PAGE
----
Could eye drops be an alternative treatment to cataract surgery?

December 4, 2015
Researchers have discovered a compound that reverses cataracts.

Researchers have discovered a compound that reverses cataracts and is soluble enough to be used as eye drops, Science reports.

If left untreated, cataracts can lead to blindness. The only treatment is surgery to remove the lens, which is commonplace in the United States but not available in many developing countries.

"Cataracts in humans have been around as long as humans have been around, and this is the first time in history that they're using a nonsurgical approach for their removal," says Andrew Morgenstern, O.D., chair of AOA's New Technology Committee and a consultant with Booz Allen Hamilton whose current assignment is with the Vision Center of Excellence at Walter Reed National Military Medical Center in Bethesda, Maryland.

Crystallins in our eyes work as chaperones to help prevent the clumping of proteins, or aggregation of insoluble amyloids, that cause cataracts, but crystallins can become overwhelmed as we age. Previous research had shown that lanosterol, which belongs to a group of chemical compounds called sterols, reversed cataracts. However, lanosterol was not water-soluble enough to be included in an eye drop solution and had to be injected into the eye.

In this new study, researchers tested 32 additional sterols, focusing on Compound 29, which not only dissolved the amyloids in a lab dish but also prevented the formation of new protein clumps. Researchers then confirmed that Compound 29 reversed hereditary- and age-related cataracts in mice and in human lens tissue removed during cataract surgery.

Not an immediate option

One limitation of the study is that it was a mouse study, says Sue Lowe, O.D., chair of the AOA Health Promotions Committee who practices in Laramie, Wyoming. You can't ask mice about their visual acuity.

"Every individual still interprets what they see differently," she says.

Dr. Lowe explains that a cataract might appear cloudy to the doctor of optometry, yet the patient says he or she can see well. On the other hand, another patient may have a clearer-looking cataract, yet complain about poor eyesight.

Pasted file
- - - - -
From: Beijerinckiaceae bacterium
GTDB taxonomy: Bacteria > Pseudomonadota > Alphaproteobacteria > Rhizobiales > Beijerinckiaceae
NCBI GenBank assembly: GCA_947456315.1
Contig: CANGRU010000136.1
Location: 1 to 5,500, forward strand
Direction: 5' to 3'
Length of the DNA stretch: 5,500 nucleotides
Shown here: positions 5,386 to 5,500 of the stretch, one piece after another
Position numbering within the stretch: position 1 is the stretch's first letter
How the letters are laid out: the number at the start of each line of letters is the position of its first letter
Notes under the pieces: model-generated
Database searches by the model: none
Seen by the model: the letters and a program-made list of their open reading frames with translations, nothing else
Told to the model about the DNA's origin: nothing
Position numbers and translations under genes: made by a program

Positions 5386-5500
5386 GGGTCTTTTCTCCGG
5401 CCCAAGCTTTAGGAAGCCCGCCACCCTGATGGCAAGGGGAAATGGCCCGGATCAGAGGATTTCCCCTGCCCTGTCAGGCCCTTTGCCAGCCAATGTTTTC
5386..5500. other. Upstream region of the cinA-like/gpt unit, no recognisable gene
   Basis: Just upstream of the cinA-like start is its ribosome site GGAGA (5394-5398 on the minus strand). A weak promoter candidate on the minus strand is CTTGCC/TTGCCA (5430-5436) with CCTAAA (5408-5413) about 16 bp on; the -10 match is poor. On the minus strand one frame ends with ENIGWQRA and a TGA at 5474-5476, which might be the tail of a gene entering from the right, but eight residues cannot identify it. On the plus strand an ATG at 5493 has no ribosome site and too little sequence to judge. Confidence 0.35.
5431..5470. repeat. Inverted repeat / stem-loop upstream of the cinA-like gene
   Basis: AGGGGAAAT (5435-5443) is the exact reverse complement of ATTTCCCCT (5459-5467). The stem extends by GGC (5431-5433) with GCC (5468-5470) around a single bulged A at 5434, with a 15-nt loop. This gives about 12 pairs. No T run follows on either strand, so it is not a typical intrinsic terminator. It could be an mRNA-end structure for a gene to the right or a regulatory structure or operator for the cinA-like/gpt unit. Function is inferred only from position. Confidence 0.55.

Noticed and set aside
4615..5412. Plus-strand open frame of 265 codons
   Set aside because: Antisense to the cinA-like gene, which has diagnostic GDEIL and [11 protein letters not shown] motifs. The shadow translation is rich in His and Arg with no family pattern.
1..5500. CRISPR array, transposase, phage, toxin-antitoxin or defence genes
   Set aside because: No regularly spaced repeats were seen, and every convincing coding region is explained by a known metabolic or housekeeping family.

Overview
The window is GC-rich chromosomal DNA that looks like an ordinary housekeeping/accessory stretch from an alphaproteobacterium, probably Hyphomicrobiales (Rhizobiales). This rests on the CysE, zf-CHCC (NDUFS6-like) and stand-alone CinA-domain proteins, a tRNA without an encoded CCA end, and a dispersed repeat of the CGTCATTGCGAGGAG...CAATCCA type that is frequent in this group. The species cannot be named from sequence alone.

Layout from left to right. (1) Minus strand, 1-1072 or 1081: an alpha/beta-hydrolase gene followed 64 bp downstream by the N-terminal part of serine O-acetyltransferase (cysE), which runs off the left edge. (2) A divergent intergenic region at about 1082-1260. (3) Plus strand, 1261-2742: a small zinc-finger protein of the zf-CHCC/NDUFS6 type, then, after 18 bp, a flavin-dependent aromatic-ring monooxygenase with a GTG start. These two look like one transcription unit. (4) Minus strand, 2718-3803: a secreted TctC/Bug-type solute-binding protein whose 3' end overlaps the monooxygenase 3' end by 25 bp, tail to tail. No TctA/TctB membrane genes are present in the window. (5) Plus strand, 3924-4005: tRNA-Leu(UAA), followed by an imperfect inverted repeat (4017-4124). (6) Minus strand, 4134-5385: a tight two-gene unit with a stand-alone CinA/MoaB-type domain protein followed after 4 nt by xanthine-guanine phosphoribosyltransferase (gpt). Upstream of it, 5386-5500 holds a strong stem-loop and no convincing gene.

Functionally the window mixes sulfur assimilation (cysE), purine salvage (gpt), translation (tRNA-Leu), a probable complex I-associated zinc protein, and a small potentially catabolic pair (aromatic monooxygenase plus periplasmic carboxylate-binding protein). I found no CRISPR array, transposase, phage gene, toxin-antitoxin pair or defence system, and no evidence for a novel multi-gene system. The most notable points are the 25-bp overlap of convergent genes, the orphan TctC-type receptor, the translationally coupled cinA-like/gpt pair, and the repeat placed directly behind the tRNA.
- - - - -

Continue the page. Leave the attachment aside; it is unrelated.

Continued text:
An animal model also means the research isn't "going anywhere fast," Dr. Morgenstern says. But it could be a stepping stone for research of future treatments.

The concept of eye drops as cataract treatment isn't new, Dr. Lowe says. A product was developed in Russia using a compound called N-acetylcarnosine in eye drops to treat cataracts. It's available in the United States as a dietary supplement but is not approved by the U.S. Food and Drug Administration. It was patented by the research team in Russia, where most of the studies have been conducted.

Drs. Morgenstern and Lowe agree that cataract surgery will likely remain the primary treatment in the United States, but an eye drop that improves cataracts could be a boon to the developing world, even if it doesn't eliminate the cataract altogether.

"Sometimes the best treatment you can get for a patient is an improvement and not necessarily a complete cure," Dr. Morgenstern says. "If you can take an individual with a 20/200 cataract and you can get them to 20/40 best-corrected vision with a simple eye drop, that's pretty amazing stuff."

The AOA follows all research and new technology closely, including potential new cataract treatment. Although these eye drops are an interesting development, more research is needed regarding their influence on visual health. For more information or help for better vision, please visit the AOA's diet and nutition page.

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